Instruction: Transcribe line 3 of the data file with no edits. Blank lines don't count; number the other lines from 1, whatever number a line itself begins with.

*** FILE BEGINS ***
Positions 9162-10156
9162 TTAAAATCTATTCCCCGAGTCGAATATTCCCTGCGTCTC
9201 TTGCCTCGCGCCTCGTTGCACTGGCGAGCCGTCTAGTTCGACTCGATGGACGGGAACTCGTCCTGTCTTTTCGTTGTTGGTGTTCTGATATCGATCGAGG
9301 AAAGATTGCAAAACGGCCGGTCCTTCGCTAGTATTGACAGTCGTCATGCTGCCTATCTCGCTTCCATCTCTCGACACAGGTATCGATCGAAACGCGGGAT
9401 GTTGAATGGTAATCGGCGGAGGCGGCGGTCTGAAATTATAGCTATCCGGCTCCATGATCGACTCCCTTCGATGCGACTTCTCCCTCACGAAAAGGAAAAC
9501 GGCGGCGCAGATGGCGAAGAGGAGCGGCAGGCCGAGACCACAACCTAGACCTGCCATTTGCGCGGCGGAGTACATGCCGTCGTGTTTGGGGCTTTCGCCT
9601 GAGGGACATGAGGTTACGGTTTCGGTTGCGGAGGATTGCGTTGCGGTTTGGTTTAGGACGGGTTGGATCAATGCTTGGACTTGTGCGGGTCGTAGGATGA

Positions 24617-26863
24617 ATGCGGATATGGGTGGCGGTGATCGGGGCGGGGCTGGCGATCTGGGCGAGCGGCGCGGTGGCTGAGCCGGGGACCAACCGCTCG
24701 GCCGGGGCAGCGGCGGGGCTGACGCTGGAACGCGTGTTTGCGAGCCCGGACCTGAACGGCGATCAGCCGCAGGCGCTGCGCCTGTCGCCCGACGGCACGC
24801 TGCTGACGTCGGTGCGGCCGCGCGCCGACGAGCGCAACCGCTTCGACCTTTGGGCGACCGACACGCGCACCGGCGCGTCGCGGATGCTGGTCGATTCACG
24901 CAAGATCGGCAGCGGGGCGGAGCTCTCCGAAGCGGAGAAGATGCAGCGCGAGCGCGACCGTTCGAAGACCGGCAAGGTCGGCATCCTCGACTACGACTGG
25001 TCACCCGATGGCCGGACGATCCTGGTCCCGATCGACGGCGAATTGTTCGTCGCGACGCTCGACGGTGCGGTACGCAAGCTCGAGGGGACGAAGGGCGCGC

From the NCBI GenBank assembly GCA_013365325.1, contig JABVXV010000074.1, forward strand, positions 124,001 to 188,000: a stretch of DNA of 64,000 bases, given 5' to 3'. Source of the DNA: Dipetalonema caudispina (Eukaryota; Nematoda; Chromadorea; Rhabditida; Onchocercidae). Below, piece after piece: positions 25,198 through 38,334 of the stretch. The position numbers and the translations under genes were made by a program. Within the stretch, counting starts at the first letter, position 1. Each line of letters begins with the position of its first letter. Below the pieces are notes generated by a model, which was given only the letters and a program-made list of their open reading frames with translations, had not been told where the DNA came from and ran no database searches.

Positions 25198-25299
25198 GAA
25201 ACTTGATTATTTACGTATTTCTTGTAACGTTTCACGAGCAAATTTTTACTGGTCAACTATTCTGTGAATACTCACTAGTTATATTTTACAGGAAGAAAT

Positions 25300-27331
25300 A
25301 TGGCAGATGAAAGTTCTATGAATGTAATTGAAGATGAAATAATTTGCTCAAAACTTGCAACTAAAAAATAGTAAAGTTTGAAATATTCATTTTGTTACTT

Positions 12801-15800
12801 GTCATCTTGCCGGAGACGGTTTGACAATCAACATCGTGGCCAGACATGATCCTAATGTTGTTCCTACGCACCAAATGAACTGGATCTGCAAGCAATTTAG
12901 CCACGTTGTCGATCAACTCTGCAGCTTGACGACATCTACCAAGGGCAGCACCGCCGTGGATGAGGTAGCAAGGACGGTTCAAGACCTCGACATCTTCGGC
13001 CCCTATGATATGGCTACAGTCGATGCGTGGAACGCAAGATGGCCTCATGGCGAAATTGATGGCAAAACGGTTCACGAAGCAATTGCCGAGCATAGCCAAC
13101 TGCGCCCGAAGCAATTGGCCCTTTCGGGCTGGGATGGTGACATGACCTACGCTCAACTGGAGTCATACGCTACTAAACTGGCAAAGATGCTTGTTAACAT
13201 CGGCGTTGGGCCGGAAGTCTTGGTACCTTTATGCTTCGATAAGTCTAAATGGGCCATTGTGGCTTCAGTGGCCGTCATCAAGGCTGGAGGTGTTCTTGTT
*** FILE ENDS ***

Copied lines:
9201 TTGCCTCGCGCCTCGTTGCACTGGCGAGCCGTCTAGTTCGACTCGATGGACGGGAACTCGTCCTGTCTTTTCGTTGTTGGTGTTCTGATATCGATCGAGG